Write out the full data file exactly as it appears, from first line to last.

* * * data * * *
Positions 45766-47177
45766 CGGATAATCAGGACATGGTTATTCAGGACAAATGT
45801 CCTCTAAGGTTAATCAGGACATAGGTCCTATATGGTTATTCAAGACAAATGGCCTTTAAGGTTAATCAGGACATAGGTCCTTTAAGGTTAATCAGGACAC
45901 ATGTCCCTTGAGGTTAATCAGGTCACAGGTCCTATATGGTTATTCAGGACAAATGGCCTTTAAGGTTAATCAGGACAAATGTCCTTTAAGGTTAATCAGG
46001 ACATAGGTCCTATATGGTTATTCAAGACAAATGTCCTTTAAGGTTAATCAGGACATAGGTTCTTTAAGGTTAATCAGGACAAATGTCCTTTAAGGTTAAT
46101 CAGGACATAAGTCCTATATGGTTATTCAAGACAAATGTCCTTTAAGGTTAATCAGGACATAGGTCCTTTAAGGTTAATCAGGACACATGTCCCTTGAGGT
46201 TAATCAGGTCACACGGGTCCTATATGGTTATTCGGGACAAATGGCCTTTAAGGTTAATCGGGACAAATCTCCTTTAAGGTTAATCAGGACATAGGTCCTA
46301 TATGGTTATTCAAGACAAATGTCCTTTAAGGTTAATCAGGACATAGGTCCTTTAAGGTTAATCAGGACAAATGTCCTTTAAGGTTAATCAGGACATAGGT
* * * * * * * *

Positions 45766-47177
45766 CGGATAATCAGGACATGGTTATTCAGGACAAATGT
45801 CCTCTAAGGTTAATCAGGACATAGGTCCTATATGGTTATTCAAGACAAATGGCCTTTAAGGTTAATCAGGACATAGGTCCTTTAAGGTTAATCAGGACAC
45901 ATGTCCCTTGAGGTTAATCAGGTCACAGGTCCTATATGGTTATTCAGGACAAATGGCCTTTAAGGTTAATCAGGACAAATGTCCTTTAAGGTTAATCAGG
46001 ACATAGGTCCTATATGGTTATTCAAGACAAATGTCCTTTAAGGTTAATCAGGACATAGGTTCTTTAAGGTTAATCAGGACAAATGTCCTTTAAGGTTAAT
46101 CAGGACATAAGTCCTATATGGTTATTCAAGACAAATGTCCTTTAAGGTTAATCAGGACATAGGTCCTTTAAGGTTAATCAGGACACATGTCCCTTGAGGT
46201 TAATCAGGTCACACGGGTCCTATATGGTTATTCGGGACAAATGGCCTTTAAGGTTAATCGGGACAAATCTCCTTTAAGGTTAATCAGGACATAGGTCCTA
46301 TATGGTTATTCAAGACAAATGTCCTTTAAGGTTAATCAGGACATAGGTCCTTTAAGGTTAATCAGGACAAATGTCCTTTAAGGTTAATCAGGACATAGGT